Agam's Gecko
Friday, May 02, 2008
Monk Choetop
The 22 year-old monk Choetop was killed by Chinese security forces in Ponkor Toema township, Golog Amdo on April 28, 2008
Photo: Tibetan Centre for Human Rights and Democracy

he story now emerging from the shootout reported this week in Darlag County, Golog Amdo (Ch: Qinghai) differs significantly from the official version published by state-controlled media.

The Times has learned that the ethnic Tibetan police officer was killed by outraged locals after he first opened fire on a young monk, Choetop (TCHRD spelling). The monk was wanted by the authorities after he had pulled down the Chinese flag from a building on March 21, and burned it. The officer came to the village on Monday to arrest him, and then shot him. It's not known if the monk resisted arrest.
After the monk was killed, angry villagers in Shanghongke turned on the police officer, the sources said. They fetched guns, commonly used in the area for hunting and also in provincial border disputes among Tibetans vying to collect caterpillar fungus for traditional herbal medicines, and shot the police officer. State media said that Lama Cedain, who was also ethnic Tibetan, was shot six times.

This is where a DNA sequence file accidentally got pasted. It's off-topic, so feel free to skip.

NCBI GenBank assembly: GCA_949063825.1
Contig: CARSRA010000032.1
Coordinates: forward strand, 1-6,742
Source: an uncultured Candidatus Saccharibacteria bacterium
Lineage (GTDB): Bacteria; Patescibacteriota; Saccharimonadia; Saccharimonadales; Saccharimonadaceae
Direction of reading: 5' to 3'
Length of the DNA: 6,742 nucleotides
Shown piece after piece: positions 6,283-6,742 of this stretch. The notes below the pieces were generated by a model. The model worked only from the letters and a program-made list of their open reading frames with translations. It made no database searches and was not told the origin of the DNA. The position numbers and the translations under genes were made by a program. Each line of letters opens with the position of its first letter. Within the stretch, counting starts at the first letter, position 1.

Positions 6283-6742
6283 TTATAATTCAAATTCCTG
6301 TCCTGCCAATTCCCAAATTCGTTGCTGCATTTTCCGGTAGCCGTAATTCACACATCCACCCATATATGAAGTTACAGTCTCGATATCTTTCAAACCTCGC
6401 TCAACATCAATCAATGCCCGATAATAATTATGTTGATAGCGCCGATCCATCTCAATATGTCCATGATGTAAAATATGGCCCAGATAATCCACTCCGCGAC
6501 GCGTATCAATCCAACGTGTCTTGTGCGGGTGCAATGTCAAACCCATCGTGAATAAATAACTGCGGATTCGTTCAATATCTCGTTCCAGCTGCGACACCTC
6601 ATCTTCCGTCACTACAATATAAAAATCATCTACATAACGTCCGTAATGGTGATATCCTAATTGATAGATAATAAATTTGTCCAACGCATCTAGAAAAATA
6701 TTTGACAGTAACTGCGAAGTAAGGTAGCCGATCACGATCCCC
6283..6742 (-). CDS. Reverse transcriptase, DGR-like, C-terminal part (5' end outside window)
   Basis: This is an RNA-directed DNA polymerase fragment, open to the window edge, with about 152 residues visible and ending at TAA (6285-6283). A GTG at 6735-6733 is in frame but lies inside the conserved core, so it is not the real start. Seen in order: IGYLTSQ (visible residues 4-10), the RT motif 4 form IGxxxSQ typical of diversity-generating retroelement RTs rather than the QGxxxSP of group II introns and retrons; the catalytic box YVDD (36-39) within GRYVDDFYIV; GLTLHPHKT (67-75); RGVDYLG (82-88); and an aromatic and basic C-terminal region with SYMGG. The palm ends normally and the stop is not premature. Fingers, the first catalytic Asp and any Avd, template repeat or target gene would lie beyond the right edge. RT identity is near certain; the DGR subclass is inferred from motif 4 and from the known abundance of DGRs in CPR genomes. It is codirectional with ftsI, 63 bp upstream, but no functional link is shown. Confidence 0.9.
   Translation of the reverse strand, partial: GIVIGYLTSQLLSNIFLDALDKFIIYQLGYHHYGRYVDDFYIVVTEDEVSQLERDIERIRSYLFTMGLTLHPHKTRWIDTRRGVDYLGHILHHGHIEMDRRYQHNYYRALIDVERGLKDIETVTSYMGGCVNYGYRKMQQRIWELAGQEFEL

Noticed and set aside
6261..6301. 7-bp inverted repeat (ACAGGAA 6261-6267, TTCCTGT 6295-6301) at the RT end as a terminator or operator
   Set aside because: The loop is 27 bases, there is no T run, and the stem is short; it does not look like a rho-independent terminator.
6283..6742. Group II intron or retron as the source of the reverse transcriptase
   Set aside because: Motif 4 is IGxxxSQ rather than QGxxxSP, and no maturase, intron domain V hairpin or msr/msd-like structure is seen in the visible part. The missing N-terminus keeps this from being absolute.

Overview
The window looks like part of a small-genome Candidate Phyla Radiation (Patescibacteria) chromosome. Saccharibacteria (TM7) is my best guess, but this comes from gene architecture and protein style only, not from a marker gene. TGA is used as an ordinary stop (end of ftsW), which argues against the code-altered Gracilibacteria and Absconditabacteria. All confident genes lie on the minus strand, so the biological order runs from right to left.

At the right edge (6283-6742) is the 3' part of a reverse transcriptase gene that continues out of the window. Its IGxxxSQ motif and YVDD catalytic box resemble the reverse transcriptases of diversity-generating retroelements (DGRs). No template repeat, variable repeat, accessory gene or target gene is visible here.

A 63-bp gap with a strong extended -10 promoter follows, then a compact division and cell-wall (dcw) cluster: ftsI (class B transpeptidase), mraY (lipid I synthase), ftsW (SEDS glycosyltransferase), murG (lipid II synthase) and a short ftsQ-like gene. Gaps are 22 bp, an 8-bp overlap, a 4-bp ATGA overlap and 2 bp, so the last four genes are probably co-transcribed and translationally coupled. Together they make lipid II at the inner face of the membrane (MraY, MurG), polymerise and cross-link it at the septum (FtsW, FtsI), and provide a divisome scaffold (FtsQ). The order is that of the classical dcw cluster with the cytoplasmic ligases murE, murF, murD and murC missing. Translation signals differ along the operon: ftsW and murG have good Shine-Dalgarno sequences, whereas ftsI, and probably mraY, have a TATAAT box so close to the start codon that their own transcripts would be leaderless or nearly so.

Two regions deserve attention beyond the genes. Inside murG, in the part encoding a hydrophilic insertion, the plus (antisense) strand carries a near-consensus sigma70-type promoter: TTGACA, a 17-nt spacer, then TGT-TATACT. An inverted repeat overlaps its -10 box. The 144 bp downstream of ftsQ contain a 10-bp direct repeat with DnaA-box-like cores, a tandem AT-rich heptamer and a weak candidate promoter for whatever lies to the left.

The young monk’s father, identified as Sangsang Lailai, was arrested in the police raid, the Tibetan sources said. It was not clear if anyone else was wounded in the gunbattle or how many other people may have been detained.
The state-run media version of this portrays the officer trying to arrest Choetop, being killed first, and his comrades then killed Choetop.

The description given by the Chinese media of the dead Tibetan man, as an "insurgent leader" didn't really fit with the only picture we have of Choetop. I'm still not sure when it was taken, but he was 22 when he died. It looks like he's under arrest there, with the label pinned to him. And notice the truncheon behind his left shoulder. All those young people who pulled down flags at their schools over the past 7 weeks must also be considered by the authorities to be "insurgent leaders."

Chinese riot police march in Gyalthang, which the government officially recognizes as the actual Shangri-La, in Kham (Ch: Zhongdian, Yunnan), on March 25, 2008.
Photo: AP / Greg Baker
Just like their Burmese counterparts (from September 27, 2007 onwards), the Chinese armed forces have been destroying the evidence of their killings by way of cremations.
On 28th March, around 83 corpses were burnt altogether in an electrical crematorium, which was built by the Chinese government a few years back in the Dhongkar Yabdha shang town in Toelung Dechen county under Lhasa Municipality.

Moreover, some eyewitness accounts confirmed that at around 10.30 pm (Lhasa local time) on March 17, dead bodies of several were seen in two army trucks near a petrol pump located towards the west of Lhasa [this petrol pump has been one of the most restricted sites since the protests began in Tibet]